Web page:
In essence, this is a shift in management culture as well as employee behaviour – and one that will call for trust on both sides. Policies merged with guidance will help to facilitate the move – especially when it comes to establishing and sustaining relationships. Hybrid workers are still part of the company, part of a team – and fostering culture remotely can be difficult. For new employees especially, getting to know colleagues via video calls will take longer than within a conventional office environment. From cooperation to mentoring and simply sharing experiences, even if it is just a couple of days a month, face to face contact will always be part of the mix.
Organisations will have to think hard about how they are going to entice people back into the office, once they are allowed. Whether it is fear or just a love of WFH, some people will need encouragement. This is where the office space needs to be reimagined to create a destination – an attractive space where employees are motivated to socialise as much as brainstorm and share ideas. Add in a simple app based way to book a desk or a meeting room, in line with Covid-19 guidelines, and workers will be reassured that the company is adhering to social distancing regulations.
Forget the nine to five
Organisations have a once in a generation chance to create a working culture that wholly meets the needs of both employees and employers. Forget the so-called flexible working policies of the past, where individuals were ‘permitted’ to work remotely one set day each week. This is about giving employees the option every day to work whenever they want and wherever they want.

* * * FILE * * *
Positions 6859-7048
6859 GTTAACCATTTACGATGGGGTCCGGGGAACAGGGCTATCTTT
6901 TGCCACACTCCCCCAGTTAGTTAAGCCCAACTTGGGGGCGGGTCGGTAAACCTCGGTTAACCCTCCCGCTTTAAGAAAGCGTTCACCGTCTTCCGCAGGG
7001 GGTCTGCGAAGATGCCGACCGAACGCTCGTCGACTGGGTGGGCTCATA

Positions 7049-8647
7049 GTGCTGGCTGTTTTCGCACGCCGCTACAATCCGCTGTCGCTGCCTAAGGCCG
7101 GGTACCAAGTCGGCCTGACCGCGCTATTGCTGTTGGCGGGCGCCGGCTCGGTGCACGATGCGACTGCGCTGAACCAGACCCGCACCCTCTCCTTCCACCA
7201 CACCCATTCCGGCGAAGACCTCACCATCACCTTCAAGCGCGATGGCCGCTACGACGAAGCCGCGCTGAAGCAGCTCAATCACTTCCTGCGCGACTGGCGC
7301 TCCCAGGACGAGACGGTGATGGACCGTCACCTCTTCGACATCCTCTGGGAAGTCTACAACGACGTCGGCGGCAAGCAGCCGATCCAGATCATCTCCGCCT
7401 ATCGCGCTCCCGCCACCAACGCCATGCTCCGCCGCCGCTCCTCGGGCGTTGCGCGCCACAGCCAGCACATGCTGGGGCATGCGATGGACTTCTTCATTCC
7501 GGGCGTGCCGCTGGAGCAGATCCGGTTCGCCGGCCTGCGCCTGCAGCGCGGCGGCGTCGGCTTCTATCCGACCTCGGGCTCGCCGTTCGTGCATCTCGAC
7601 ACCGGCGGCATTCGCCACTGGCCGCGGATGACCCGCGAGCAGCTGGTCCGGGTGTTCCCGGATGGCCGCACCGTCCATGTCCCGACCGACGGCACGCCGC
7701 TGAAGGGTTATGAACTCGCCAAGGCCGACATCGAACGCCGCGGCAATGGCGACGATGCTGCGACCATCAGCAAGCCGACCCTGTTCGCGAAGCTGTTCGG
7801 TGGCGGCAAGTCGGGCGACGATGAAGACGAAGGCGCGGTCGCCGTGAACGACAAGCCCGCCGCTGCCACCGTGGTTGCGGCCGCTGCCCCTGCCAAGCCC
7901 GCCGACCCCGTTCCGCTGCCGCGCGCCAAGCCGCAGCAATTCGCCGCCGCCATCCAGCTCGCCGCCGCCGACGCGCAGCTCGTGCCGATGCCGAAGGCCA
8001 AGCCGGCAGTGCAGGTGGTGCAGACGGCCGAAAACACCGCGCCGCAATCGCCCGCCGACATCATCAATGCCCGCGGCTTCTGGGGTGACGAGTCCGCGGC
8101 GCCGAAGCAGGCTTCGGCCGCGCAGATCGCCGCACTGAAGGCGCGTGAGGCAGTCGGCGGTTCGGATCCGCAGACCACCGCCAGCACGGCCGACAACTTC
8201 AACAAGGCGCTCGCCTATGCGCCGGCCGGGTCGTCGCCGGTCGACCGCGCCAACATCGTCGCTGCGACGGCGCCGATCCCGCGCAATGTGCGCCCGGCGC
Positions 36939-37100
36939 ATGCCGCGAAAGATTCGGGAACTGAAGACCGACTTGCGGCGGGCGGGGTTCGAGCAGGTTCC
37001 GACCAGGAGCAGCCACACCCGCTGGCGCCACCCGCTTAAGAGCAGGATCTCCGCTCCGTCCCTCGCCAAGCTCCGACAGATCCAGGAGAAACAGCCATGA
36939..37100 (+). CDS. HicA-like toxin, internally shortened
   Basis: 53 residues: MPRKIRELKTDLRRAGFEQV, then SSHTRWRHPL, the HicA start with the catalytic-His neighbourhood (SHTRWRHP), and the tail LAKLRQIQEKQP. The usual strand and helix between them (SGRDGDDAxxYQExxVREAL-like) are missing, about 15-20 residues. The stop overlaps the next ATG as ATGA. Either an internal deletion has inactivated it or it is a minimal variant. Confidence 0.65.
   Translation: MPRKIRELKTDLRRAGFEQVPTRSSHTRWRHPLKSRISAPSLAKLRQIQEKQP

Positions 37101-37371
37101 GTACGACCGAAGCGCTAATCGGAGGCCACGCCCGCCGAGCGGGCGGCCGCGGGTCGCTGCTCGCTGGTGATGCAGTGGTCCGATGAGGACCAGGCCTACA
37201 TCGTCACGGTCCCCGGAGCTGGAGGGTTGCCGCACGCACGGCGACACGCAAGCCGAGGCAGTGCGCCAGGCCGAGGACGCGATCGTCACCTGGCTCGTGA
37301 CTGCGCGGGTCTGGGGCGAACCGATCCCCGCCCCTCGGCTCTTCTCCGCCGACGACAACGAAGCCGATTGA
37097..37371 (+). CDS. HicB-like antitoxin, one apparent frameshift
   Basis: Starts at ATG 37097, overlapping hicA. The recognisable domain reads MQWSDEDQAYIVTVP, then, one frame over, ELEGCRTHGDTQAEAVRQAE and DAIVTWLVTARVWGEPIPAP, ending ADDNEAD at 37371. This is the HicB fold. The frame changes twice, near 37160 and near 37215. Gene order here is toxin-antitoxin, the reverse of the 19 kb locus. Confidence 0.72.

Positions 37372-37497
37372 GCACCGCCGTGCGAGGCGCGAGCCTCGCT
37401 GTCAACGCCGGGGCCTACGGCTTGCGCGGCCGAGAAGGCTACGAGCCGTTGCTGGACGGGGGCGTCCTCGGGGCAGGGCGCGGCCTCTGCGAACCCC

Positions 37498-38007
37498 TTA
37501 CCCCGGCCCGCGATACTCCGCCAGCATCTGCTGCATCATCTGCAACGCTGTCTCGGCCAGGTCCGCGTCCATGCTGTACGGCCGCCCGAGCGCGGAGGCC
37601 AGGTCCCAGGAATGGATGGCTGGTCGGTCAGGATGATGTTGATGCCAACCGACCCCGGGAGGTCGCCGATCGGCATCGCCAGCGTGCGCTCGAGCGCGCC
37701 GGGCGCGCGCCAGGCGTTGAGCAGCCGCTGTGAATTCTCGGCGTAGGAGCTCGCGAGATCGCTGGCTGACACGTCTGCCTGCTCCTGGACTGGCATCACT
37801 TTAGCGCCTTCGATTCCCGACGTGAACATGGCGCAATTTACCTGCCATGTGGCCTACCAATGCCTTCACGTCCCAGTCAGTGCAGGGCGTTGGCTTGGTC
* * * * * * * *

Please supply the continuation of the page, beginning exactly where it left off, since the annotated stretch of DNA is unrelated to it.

Also, it is about realising that individuals can work differently from home. Forget the nine to five; ditch the five days a week. If an employee prefers to begin working at 7am while the house is quiet, why can’t they finish work at 3pm? Or take two hours for lunch and a walk if that’s what makes them happy? Completely successful and efficient hybrid working is about empowering and enabling employees to do their work regardless of when and where they choose to work.
The new reality
Numerous businesses are already leading the way within their industry. Over the past 12 months, organisations have made vital investments in technology, such as video conferencing, digital assistants and cloud-based applications necessary for the management of a hybrid workforce and successful remote working during the pandemic.
Adding to that investment with a proactive approach to creating a new business culture is the critical next step. A successful hybrid working model will work for businesses and their employees. It will give employees the independence to work how and where they want – and to alter the approach as they wish. WFH in the summer, in the office in the winter; flexing hours around school holidays; or simply going into the office in search of company. With the right culture and the right technology, individuals can be empowered to work wherever fits them best. And that makes them more productive, happier – and less likely to move elsewhere. Technology can further support organisations to monitor desk usage and utilise the office space more efficiently which may benefit them in the future by allowing them to downsize to save costs.
It is obvious that hybrid working is the new reality and if organisations are to support and hold on to top talent, they need to seriously consider implementing the right policies, processes and culture to ensure it is successful. As we start to return to normalcy, companies need to grasp the opportunity to implement hybrid working and welcome the future of work.
About the Author
Dan Harding co-founded Sign In App in 2014 after working at Director level in the IT industry for a number of years. With a keen passion for technology enhancements within business, he is focused on creating and producing software that improves the workplace and employee engagement, to leverage enhanced productivity, safety and continuity.